South of the Arkansas River and north of the Ouachita Mountains lived the Fourche Maline, a continuation of the Wister culture. The two life styles were very much alike, but the Fourche Maline people made important technological advancements with the bow and arrow, ceramics, and stone tools used in woodworking. Fourche Maline continued to occupy the "Black Midden Mound" locations, and their economy revolved around riverine resources. Along the Red River other less well-defined cultures followed similar ways of life.

In central Oklahoma, within a mixed zone of tall-grass prairies and woods of blackjack and post oak, there also existed some distinctions between Native groups in the north and in the south. In north-central Oklahoma, particularly in the Arkansas River valley in Kay and Osage counties, some societies had technological characteristics of the Kansas City people, generally in spear point and pottery styles. Archaeologists have found this cultural expression at sites such as Hammons, Hudsonpillar, and Daniels in Kay County. Other groups of roughly contemporaneous settlements manifested material culture more consistent with local developments and are thought to represent continuation from the previous Hunters, Gatherers, and Traders. Examples of these camps and hamlets include Von Elm and Vickery in Kay County as well as a few rock shelters in Osage County. Both groups of Native peoples made substantial use of plains-adapted plants and animals. However, these communities were probably diminished when rainfall increased and woodland encroached.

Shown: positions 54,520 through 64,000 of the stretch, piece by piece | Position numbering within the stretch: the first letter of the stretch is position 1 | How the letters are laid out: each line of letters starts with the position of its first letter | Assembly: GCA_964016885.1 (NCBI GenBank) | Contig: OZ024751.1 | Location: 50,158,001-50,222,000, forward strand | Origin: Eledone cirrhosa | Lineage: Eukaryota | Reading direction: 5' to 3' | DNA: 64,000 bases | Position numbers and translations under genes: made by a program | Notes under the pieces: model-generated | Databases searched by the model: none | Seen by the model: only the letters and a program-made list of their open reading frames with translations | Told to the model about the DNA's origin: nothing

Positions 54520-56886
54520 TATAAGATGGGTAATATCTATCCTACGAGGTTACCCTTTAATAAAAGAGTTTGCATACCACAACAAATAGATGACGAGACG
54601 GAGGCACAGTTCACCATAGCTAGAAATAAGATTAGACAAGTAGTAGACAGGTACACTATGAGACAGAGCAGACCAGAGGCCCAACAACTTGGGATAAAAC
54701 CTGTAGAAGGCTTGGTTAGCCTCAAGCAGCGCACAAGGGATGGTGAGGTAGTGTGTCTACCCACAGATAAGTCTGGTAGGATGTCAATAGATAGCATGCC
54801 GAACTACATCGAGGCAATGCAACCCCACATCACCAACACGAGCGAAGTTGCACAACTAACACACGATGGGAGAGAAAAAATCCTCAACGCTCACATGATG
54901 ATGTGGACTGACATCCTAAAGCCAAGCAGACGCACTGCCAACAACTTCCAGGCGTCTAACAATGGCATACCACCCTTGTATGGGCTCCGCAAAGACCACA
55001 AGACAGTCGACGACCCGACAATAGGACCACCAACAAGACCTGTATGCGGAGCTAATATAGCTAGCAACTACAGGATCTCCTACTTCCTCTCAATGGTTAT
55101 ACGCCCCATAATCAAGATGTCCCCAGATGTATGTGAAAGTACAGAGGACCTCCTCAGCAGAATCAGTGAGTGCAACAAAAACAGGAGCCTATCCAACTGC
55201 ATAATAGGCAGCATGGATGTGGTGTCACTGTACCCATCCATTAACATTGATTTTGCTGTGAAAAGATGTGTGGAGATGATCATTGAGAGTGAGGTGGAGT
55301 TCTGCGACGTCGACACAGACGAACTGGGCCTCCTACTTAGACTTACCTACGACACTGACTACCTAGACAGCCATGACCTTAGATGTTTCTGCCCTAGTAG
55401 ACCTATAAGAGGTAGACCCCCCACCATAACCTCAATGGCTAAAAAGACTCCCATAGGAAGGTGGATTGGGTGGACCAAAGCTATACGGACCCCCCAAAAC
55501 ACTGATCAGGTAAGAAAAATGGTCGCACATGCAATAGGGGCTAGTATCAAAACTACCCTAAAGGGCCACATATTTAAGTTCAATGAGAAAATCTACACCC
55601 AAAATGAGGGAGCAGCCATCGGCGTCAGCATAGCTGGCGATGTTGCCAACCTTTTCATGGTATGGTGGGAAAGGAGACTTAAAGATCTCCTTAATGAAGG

In south-central Oklahoma other societies during Agricultural Beginnings lived in dispersed settlements, frequently on sandy terraces high above the alluvial valleys. Examples of occupations sites are Barkheimer in Seminole County, Gregory in Pottawatomie County, and Ayers in Marshall County. Because flood-borne soils were deposited in great quantity, valley occupations are rarely found. Unlike their counterparts in other regions, these groups did not display as much evidence for decreased mobility and duration of stay. These south-central groups paralleled other Native peoples in their adoption of the bow and arrow, ceramics, and tools for woodworking.

The western part of Oklahoma exhibited the greatest variability in Agricultural Beginnings. Some groups continued the communal bison hunts of Hunters, Gatherers, and Traders. In fact, these Native peoples may have changed little during the ensuing thousand years. They continued to use well-made spear points to hunt bison and other game, and they potentially remained fairly nomadic. The Certain bison kill in Beckham County reflects this continuation. However, other groups had a more diverse orientation, hunting bison as well as other animals and collecting edible plants. These people used bows and arrows rather than spears and stored and prepared foods in pottery vessels. The Swift Horse locality in Roger Mills County is one of the best examples of this way of life. The pronounced difference in social and economic patterns in western Oklahoma was not always accommodated and occasionally led to conflict.